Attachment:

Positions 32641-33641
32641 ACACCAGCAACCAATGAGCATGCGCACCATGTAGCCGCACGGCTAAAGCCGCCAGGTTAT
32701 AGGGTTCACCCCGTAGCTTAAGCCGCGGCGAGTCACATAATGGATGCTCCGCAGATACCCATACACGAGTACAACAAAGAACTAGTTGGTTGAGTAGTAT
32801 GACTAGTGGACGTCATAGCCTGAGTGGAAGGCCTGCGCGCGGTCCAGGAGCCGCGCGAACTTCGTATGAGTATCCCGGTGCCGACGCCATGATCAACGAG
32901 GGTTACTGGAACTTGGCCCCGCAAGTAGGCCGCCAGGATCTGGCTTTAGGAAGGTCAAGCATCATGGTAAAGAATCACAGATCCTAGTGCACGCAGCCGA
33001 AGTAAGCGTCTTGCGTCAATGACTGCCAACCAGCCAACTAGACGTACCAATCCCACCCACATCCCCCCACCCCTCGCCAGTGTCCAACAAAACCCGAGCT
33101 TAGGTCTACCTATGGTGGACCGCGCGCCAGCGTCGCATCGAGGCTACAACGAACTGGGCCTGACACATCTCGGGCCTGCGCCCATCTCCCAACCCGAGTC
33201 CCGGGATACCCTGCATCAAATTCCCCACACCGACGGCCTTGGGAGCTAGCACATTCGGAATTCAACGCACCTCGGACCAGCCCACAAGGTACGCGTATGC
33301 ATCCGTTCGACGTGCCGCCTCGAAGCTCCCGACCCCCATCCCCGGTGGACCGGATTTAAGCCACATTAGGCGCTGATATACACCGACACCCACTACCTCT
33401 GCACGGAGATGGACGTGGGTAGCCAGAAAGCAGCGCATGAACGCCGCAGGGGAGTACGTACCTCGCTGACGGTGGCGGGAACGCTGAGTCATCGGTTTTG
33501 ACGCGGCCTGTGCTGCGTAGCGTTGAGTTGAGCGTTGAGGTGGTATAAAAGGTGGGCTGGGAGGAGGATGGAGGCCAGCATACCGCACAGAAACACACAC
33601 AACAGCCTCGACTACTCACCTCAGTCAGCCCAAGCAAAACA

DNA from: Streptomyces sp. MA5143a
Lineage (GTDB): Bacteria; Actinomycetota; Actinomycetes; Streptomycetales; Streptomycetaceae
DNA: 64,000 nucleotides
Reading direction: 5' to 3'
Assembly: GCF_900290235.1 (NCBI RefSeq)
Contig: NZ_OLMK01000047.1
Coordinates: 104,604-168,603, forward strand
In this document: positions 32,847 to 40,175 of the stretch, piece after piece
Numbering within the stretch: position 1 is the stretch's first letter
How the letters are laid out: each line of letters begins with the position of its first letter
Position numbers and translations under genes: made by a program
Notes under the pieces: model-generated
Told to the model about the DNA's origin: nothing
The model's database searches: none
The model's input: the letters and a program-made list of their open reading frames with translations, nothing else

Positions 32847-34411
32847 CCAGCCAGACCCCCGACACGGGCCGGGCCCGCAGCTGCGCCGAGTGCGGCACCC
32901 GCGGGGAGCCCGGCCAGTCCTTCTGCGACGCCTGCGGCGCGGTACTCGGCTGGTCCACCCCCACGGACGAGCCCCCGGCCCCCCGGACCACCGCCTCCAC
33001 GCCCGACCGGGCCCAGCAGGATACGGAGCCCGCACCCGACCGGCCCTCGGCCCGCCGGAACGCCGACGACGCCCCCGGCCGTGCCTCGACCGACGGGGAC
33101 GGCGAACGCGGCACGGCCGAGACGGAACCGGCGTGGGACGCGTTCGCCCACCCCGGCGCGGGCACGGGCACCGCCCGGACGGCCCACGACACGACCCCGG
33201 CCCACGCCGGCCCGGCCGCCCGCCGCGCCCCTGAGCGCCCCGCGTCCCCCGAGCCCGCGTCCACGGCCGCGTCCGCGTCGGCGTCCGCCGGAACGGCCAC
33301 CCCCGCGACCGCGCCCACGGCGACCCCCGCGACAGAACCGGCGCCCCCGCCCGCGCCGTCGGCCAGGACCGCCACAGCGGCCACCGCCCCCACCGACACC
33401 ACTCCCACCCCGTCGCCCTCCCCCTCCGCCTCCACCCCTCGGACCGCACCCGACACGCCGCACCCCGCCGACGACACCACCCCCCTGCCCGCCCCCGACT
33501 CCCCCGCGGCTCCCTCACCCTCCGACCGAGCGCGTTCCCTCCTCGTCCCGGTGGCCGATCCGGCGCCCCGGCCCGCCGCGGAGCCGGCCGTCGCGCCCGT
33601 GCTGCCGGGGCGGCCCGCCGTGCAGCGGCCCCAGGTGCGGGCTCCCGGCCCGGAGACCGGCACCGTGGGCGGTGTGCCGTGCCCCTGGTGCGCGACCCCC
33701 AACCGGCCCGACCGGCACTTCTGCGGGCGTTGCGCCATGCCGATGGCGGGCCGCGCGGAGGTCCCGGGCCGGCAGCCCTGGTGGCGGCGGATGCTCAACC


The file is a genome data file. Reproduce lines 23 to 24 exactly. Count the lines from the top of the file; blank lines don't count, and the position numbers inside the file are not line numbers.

Position numbers and translations under genes: made by a program
Notes under the pieces: model-generated